The dream began much more grimly. Yesterday evening, for the 1st time in years, I watched an episode of "24," the extremely-violent TV series starring Kiefer Sutherland as Jack Bauer, the extremely-violent American hero. Jack wasn't around in the dream, but as I was being driven through wet streets to a rendezvous with a terrible person, with the water sometimes so deep that I was amazed that the car kept moving ahead, as opposed to floating away, driven by someone who might've been an ally or an enemy, it wasn't clear, somebody mentioned that the dangerous person I wanted to go see had been on an earlier season of "24."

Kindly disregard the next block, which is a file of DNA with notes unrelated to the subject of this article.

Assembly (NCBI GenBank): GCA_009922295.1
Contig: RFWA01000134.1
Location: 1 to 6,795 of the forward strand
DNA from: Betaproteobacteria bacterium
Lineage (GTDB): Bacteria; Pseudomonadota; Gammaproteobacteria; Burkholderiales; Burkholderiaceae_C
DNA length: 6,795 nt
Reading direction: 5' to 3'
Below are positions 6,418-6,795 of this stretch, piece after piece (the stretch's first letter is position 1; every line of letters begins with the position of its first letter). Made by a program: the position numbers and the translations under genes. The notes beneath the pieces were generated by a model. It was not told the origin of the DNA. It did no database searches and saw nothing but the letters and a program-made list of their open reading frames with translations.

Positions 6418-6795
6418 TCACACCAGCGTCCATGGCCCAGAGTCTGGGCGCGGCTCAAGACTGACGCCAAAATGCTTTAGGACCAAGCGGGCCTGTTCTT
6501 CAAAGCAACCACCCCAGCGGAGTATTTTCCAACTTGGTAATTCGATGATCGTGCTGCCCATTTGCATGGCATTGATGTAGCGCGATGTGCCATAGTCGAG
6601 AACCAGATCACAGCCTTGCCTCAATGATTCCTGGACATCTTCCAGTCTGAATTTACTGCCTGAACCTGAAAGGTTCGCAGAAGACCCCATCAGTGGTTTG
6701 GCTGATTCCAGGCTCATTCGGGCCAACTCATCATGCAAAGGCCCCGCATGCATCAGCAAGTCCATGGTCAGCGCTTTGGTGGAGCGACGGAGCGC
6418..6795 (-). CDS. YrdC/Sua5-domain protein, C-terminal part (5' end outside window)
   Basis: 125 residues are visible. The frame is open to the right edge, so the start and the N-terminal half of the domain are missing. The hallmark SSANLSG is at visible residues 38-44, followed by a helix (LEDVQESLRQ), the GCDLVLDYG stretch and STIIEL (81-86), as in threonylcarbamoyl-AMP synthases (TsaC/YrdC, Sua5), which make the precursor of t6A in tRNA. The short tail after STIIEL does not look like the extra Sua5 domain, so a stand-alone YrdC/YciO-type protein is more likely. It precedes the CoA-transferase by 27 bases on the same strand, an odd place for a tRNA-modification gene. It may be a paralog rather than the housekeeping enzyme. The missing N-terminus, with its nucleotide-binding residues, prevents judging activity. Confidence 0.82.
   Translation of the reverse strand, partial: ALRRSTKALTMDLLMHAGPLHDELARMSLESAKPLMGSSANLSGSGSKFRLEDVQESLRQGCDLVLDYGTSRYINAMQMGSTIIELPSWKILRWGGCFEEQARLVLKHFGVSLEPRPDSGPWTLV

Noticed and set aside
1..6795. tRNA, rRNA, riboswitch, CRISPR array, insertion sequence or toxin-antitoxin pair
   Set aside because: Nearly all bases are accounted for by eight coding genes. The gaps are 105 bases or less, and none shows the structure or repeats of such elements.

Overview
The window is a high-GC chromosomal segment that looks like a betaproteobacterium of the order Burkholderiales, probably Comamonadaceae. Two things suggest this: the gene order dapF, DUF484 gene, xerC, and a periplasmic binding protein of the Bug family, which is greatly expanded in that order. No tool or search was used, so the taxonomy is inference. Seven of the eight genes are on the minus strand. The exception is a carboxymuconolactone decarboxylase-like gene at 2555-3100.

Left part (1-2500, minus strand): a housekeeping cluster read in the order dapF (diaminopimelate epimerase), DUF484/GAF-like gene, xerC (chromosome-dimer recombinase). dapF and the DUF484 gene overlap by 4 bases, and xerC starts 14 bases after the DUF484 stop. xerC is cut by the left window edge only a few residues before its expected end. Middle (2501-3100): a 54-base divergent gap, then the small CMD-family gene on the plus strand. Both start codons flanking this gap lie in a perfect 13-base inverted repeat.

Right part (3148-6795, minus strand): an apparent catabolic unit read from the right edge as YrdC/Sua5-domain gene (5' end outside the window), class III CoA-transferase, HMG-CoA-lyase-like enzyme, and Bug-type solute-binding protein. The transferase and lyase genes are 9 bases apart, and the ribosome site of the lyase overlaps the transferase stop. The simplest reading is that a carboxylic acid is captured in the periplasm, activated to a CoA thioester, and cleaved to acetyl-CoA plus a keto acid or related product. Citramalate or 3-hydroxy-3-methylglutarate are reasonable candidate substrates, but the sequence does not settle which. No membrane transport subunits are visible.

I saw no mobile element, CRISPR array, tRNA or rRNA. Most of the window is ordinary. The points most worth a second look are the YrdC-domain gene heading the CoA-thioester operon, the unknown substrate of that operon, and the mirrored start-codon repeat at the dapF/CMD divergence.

When we got there the bad guy was torturing someone. I won't go into the grisly details of that, you're welcome, except that he seemed to be really enjoying it. The torturer, I mean, the bad guy I'd come there to see, not the torturee. The bad guy was a Kurtwood Smith-type, scary looking in more of a psychological than a physical way. The guy who'd driven me there, who maybe was my friend and maybe not but I'd had to take a chance because I had to get to this bad guy, was big and imposing, starting to go grey but very lean and tough.